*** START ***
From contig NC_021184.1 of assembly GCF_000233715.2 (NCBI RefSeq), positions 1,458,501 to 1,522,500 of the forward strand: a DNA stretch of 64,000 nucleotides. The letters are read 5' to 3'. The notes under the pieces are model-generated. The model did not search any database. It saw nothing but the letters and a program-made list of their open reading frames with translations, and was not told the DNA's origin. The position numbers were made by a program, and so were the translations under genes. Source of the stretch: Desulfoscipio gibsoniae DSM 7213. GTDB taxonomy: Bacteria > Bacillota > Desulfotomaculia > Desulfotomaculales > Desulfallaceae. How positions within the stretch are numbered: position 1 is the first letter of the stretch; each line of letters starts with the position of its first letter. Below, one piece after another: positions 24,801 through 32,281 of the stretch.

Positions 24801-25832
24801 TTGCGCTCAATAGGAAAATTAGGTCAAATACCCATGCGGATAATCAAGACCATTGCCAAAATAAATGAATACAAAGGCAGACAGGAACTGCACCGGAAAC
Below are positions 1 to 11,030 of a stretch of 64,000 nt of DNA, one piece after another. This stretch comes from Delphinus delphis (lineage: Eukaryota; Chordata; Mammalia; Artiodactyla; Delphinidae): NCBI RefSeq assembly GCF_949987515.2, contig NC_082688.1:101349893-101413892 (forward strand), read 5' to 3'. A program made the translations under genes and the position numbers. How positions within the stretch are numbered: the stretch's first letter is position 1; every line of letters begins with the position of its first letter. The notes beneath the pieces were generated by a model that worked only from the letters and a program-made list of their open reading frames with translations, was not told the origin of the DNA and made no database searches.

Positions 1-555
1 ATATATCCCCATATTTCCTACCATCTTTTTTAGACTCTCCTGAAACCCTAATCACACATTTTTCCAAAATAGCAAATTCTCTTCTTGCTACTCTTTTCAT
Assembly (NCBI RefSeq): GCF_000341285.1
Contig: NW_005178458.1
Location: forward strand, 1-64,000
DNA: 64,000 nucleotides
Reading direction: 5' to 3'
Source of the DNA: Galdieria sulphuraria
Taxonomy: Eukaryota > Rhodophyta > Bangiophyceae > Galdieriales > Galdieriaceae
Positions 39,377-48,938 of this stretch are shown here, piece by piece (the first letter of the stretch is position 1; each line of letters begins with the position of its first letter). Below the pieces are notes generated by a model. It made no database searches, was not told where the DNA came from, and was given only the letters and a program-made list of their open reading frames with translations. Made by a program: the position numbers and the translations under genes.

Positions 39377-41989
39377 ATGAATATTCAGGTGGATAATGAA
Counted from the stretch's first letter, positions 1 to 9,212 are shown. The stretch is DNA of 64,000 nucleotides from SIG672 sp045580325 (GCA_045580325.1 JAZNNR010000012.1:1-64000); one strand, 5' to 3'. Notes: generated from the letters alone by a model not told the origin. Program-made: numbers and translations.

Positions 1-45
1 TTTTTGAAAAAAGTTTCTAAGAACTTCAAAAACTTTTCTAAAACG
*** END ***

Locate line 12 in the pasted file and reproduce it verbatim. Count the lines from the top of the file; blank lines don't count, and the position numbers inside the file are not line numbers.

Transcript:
Source of the DNA: Galdieria sulphuraria